ninjagin writes: They might be underneath a desk, hauling cables above your ceiling, swapping out a drive in your data center, putting the blue smoke back inside that old pizza box on the rack, up at 2 :00AM dealing with an alarm, or upgrading or patching your systems over the weekend. But wherever they are today, take a moment to thank your friendly neighborhood system administrator. We always look to them to fix things up when things go bad, but they are rarely recognized for the majority of their effort — the quiet work they do in the background to keep the bits flying and things running smoothly.
Networking

$340 Audiophile Ethernet Cable Tested 168 168

An anonymous reader writes: Ars Technica has posted a series of articles attempting to verify whether there's any difference between a $340 "audiophile" Ethernet cable and a $2.50 generic one. In addition to doing a quick teardown, they took the cables to Las Vegas and asked a bunch of test subjects to evaluate the cables in a blind test. Surprise, surprise: the expensive cables weren't any better. The subjects weren't even asked to say which one was better, just whether they could tell there was a difference. But for the sake of completeness, Ars also passed the cables through a battery of electrical tests. The expensive cable met specs — barely, in some cases — while the cheap one didn't. The cheap one passed data, but with a ton of noise. "And listeners still failed to hear any difference."
Medicine

Ebola Vaccine 100% Successful In Guinea Trial 80 80

An anonymous reader writes: Doctors and researchers have been testing a vaccine to protect against Ebola in the west African nation of Guinea. Trials involving 4,000 people have now shown a 100% success rate in preventing infection. "When Ebola flared up in a village, researchers vaccinated all the contacts of the sick person who were willing — the family, friends and neighbors — and their immediate contacts. Children, adolescents and pregnant women were excluded because of an absence of safety data for them. In practice about 50% of people in these clusters were vaccinated. To test how well the vaccine protected people, the cluster outbreaks were randomly assigned either to receive the vaccine immediately or three weeks after Ebola was confirmed. Among the 2,014 people vaccinated immediately, there were no cases of Ebola from 10 days after vaccination — allowing time for immunity to develop — according to the results published online in the Lancet medical journal (PDF). In the clusters with delayed vaccination, there were 16 cases out of 2,380."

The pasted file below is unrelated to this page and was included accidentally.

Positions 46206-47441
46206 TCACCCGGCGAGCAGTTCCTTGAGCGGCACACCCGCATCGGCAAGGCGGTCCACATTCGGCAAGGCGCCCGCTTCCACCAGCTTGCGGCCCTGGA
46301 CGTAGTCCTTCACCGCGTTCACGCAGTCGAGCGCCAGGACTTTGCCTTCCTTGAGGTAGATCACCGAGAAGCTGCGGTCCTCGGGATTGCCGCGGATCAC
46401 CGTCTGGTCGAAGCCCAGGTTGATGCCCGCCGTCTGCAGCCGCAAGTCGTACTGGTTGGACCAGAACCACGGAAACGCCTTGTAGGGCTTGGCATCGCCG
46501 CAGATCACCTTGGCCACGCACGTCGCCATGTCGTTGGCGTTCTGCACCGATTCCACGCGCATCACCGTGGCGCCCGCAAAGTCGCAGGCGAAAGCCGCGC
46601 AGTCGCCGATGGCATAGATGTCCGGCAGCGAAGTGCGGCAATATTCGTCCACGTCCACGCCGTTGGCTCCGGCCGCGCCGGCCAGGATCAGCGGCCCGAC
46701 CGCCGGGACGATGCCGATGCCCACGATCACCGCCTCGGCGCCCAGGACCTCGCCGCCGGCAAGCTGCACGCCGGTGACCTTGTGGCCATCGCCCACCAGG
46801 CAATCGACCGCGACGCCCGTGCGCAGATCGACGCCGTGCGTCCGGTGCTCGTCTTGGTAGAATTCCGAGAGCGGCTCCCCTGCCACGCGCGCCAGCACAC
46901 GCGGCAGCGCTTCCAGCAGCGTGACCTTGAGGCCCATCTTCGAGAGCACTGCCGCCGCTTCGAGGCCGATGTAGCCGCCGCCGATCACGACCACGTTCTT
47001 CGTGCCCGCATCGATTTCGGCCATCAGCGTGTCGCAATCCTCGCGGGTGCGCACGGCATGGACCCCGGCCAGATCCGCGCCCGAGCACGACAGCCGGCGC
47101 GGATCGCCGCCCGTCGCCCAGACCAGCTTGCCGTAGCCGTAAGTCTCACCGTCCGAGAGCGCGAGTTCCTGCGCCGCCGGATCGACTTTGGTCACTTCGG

Cellphones

Samsung Wants To Bring Back the Flip Phone With Bendable Screens 48 48

redletterdave writes: A new patent filed last April but published by the U.S. Patent and Trademark Office earlier this month suggests Samsung might be working on a smartphone that can bend in half like a flip phone. The biggest problem, according to the patent, is all the strain that accumulates by continually folding the display, or keeping the display folded for a long period of time, which can result in deformations and imperfections, Samsung notes. But Samsung's patent also describes how the phone could keep track of how long it's been in the folded and unfolded states, so as to alert the user of any strain that needs to be relieved. This could help extend the lifetime of the phone and its display.
NASA

NASA's Drone For Other Worlds 26 26